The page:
Mental Health Monday: Hausfrau

Posted 23 March, 2015 by April @ The Steadfast Reader in Reviews

Mental Health Monday: HausfrauHausfrau by Jill Alexander Essbaum
Published by Random House Publishing Group on March 17th 2015
Genres: Contemporary Women, Fiction, Literary, Psychological
Pages: 352
Goodreads
five-stars

I received this book for free from the publisher in exchange honest review consideration. This does not affect my opinion of the book or the content of my review.

Anna Benz, an American in her late thirties, lives with her Swiss husband, Bruno—a banker—and their three young children in a postcard-perfect suburb of Zürich. Though she leads a comfortable, well-appointed life, Anna is falling apart inside. Adrift and increasingly unable to connect with the emotionally unavailable Bruno or even with her own thoughts and feelings, Anna tries to rouse herself with new experiences: German language classes, Jungian analysis, and a series of sexual affairs she enters with an ease that surprises even her.   But Anna can’t easily extract herself from these affairs. When she wants to end them, she finds it’s difficult. Tensions escalate, and her lies start to spin out of control. Having crossed a moral threshold, Anna will discover where a woman goes when there is no going back.

Dear God. Hausfrau is one of those books that hits you where it hurts. Love (or something close to love), marriage, infidelity, family, mental illness…

This book was an all around winner for me. It’s not just deep and important with plenty of things for bookclubs everywhere to argue about, it’s also beautifully written. I have a background in German so the parallels that Essbaum made between the German language and Anna’s life decisions were endlessly fascinating and relatable to me.

Despite her affairs and questionable moral behavior I liked Anna and understood her compulsions and actions (or lack thereof). Depression is not something that can be ‘fixed’ with something as easy as finding a new hobby or making new friends, and perhaps I excuse her affairs because of her long term depression.

This book is gorgeously written and tackles a number of complex and heavy topics. I highly recommend it to everyone.

Other viewpoints from:

Monika at A Lovely Bookshelf

Andi at Estella’s Revenge

Shannon at River City Reading

Melinda at The Book Musings

What about you, Reader? Can you handle a book where you find some of the protagonist’s actions morally reprehensible? Do we judge men as harshly as women when it comes to marital infidelity? And don’t forget to drop into The Socratic Salon on Wednesday where we’ll really break it down.

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6 Comments/ : , , ,

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  • This is one of those books that is getting so much buzz that I’m going to wait to read it. I did not with We Were Liars and I was majorly disappointed when I figured everything out in the first 1/4 of the book. I just do better when I forget all the hype! Good review, though!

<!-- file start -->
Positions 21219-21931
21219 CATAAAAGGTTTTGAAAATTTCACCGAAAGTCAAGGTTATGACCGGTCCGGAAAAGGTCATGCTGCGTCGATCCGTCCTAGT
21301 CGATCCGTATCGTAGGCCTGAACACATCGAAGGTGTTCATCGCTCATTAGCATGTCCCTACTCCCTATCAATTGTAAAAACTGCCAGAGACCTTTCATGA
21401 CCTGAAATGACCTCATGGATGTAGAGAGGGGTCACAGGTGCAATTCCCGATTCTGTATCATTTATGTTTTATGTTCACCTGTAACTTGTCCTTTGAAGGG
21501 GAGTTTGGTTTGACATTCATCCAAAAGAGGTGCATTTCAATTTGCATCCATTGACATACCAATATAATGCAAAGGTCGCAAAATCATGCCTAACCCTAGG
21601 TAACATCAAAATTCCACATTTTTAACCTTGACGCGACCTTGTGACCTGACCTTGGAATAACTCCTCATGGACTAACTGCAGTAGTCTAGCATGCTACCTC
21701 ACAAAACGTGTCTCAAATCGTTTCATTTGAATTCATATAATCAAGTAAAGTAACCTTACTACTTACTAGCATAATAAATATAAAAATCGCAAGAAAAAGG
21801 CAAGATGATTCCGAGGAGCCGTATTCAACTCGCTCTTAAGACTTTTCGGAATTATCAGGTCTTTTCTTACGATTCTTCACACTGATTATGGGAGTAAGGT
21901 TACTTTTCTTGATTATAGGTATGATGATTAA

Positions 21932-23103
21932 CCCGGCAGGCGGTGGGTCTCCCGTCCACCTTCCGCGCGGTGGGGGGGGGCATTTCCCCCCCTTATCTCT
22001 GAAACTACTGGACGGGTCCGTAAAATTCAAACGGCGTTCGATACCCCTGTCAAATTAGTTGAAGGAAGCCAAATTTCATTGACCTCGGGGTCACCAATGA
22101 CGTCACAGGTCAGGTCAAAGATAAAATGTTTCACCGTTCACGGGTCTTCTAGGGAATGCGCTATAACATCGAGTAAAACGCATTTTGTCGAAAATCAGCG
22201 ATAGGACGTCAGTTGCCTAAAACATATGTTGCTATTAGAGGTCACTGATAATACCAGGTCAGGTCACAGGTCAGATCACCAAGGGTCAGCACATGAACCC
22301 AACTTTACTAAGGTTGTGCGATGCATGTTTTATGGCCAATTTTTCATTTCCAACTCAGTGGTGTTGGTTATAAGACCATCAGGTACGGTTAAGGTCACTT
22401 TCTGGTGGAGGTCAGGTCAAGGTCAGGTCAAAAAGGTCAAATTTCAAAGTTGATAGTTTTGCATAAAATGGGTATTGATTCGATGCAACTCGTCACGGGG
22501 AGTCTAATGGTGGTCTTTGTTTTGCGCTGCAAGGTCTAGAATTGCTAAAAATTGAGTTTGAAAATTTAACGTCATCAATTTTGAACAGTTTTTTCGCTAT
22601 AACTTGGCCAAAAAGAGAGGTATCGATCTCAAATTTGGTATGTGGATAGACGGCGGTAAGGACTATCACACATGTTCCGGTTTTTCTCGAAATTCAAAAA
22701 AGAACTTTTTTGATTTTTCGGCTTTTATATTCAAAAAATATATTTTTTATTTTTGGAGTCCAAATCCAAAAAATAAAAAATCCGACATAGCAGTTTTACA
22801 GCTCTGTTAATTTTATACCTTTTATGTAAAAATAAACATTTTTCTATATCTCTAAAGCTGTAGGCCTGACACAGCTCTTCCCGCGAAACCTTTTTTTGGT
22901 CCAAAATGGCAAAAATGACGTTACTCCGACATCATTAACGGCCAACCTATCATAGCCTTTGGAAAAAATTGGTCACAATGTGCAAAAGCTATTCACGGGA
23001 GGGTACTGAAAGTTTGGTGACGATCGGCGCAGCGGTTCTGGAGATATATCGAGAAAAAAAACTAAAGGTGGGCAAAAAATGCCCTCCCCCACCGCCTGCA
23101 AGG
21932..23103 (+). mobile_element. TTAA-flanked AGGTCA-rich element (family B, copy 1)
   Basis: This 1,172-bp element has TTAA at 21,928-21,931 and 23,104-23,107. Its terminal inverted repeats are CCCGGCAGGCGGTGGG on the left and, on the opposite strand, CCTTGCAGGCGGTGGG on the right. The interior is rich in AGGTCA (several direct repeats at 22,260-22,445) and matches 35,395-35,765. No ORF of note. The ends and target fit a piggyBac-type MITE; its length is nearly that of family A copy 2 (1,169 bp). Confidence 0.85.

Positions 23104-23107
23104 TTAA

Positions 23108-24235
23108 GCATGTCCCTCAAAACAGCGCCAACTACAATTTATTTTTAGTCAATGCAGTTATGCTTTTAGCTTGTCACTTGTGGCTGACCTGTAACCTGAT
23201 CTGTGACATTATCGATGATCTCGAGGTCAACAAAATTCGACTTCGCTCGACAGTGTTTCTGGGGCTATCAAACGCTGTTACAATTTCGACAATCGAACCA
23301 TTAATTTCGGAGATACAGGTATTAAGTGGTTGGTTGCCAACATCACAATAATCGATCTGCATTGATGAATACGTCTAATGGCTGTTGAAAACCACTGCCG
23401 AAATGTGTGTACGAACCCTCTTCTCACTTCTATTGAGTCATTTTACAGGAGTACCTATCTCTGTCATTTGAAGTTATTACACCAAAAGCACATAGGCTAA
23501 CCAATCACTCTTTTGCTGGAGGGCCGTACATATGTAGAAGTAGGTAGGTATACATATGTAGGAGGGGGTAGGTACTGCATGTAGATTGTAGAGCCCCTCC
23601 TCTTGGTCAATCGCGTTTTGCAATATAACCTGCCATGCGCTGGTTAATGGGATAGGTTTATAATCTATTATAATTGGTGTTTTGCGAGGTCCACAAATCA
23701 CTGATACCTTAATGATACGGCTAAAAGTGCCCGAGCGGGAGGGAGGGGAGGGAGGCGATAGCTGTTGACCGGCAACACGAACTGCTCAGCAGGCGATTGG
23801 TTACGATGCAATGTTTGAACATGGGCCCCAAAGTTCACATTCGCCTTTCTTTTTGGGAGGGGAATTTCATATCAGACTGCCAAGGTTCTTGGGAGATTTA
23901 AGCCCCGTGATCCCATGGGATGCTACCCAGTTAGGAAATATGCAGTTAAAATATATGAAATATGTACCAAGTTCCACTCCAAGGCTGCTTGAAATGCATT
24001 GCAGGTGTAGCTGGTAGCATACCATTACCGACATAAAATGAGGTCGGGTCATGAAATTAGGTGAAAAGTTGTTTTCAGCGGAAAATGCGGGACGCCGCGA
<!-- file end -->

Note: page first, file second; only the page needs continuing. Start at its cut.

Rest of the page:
• This one isn’t quite as twisty as We Were Liars. I just finished that one the other day. I may have guessed the ‘I see dead people’ thing — like a page before it happened. 🙂

      • I wonder if I would’ve seen it coming as early if I had not known there was a big shocking twist.

  • I also really liked this book, and was drawn in from page one. I found Anna’s actions, not justifiable, but completely understandable coming from her character and state of mind, which was described so excellently by Essbaum.

    And in answer to your questions: I love an unlikable character, and can handle poor actions, if they are within the realm of what that character would do, versus just for shock value, but doesn’t really fit the tone of the character… if that makes any sense.

    Of course we (society’s “we”) don’t judge men as harshly. Both women and men alike hate women who cheat, yet when men cheat it’s “aw yeah, get that” or “it’s just what men do” attitudes. When women cheat, especially when there’s children involved… it’s all about the kids, and who’s with the kids, who’s taking care of the family…. but again, much less of that is considered when it’s the man. That’s just my opinion, but this is a trigger topic for me, and normally I have a hard time reading about infidelity in books, however this one did it so well, I got over it.

    Whoa, long comment, apologies. CAN’T WAIT for Socratic Salon discussions… *cracks knuckles* 🙂

  • Thank you for linking to my review, April. Of course, I loved this book as well 🙂

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